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Listen: Samurai Jack’s Phil LaMarr on how to age a character through their voice

Samurai Jack is back after more than a decade. Voice actor Phil LaMarr explains what that means for Jack. 

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Alex Abad-Santos is a senior correspondent who explains what society obsesses over, from Marvel and movies to fitness and skin care. He came to Vox in 2014. Prior to that, he worked at the Atlantic.

You can hear someone’s age in their voice.

That’s the point that voice actor Phil LaMarr illustrates in a new episode of Vox critic at large Todd VanDerWerff’s podcast, I Think You’re Interesting. LaMarr, whose voice you’d recognize as Futurama’s Hermes Conrad and Justice Leagues John Stewart, among many other voice roles, was speaking in this case about the new season of his show Samurai Jack.

The new season of Jack premiered on March 11, 2017, a decade and change after the show ended its fourth season in September 2004. The new revival leaned into the age gap, and now takes place 50 years later — a jump that opened up an avenue for LaMarr and VanDerWerff to discuss the concept of aging for a voice actor:

VANDERWERFF: It’s 50 years later; the character has not aged. In the time since it’s been off, you probably have aged. How did you approach that question of someone who’s 50 years older but also not older — creating and stepping back into that role, and finding that element? He sounds wearier, but also not, if that makes sense.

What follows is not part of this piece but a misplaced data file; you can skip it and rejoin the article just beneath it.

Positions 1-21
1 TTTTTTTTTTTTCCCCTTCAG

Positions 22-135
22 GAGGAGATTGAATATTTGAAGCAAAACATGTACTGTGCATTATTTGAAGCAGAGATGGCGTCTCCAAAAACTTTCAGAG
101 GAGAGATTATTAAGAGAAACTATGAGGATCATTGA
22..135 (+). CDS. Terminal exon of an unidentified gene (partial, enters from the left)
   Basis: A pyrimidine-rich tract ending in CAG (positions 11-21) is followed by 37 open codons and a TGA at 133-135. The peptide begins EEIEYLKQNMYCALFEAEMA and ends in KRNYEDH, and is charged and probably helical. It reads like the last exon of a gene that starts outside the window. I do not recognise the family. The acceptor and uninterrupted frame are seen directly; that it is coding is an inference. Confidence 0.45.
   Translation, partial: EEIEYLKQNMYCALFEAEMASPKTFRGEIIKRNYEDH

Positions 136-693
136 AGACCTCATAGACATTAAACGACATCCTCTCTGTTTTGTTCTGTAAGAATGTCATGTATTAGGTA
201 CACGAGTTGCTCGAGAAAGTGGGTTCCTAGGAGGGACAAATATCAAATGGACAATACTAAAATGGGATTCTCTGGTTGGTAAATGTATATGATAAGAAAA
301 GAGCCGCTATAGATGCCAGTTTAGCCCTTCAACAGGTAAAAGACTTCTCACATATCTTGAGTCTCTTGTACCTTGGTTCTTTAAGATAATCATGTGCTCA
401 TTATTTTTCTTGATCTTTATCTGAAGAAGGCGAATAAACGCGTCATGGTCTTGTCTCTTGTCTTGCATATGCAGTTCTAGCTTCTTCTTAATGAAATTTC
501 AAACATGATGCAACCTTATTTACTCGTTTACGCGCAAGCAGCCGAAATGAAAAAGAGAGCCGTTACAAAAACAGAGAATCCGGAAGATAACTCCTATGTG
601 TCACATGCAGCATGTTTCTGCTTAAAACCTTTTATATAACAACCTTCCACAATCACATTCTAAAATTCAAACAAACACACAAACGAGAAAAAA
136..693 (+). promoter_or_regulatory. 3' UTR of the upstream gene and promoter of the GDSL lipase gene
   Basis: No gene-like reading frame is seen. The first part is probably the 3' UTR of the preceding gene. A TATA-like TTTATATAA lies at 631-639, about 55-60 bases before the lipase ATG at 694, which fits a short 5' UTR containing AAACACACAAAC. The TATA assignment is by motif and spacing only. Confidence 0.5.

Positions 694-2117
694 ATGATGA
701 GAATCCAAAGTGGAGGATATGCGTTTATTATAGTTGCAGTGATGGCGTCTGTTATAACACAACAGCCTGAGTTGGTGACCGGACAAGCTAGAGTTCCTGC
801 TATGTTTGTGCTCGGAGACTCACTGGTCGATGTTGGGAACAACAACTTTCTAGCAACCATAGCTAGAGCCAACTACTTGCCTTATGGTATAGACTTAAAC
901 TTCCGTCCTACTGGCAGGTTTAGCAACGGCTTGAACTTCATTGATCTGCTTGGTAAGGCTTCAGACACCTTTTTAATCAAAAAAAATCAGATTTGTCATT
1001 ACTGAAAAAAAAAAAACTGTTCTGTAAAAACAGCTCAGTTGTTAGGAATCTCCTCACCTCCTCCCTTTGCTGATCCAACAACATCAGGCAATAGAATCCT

LAMARR: There are vocal things we associate with age. Depth. Texture. Things that make — weakness, physical weakness. Those are the things we associate with age. If this is what I sounded like when I was young, this is what I sound like mature and this is what I sound like older. That’s not the case here. His age is solely mental. It’s — what’s that line from Raiders of the Lost Ark? It’s not the years, it’s the mileage. That’s literally what it is with him. It’s nothing physically [that] has changed that much. Everything mentally has changed.

This transcription doesn’t do LaMarr’s voice justice; you really have to listen to the bit, and hear how he adds different kinds of depth and scraggly texture to his voice, and how it shifts the image he’s creating.

Listening to LaMarr’s casual expression of vocal aging makes you appreciate the kind of thought and preparation voice actors go through in their heads, and how they hear the world differently.

You can listen to I Think You’re Interesting on iTunes and Android apps, or at its official page. To hear more interviews with interesting people from all branches of the entertainment industry — from powerful showrunners to web series creators to documentary filmmakers — check out our archives.

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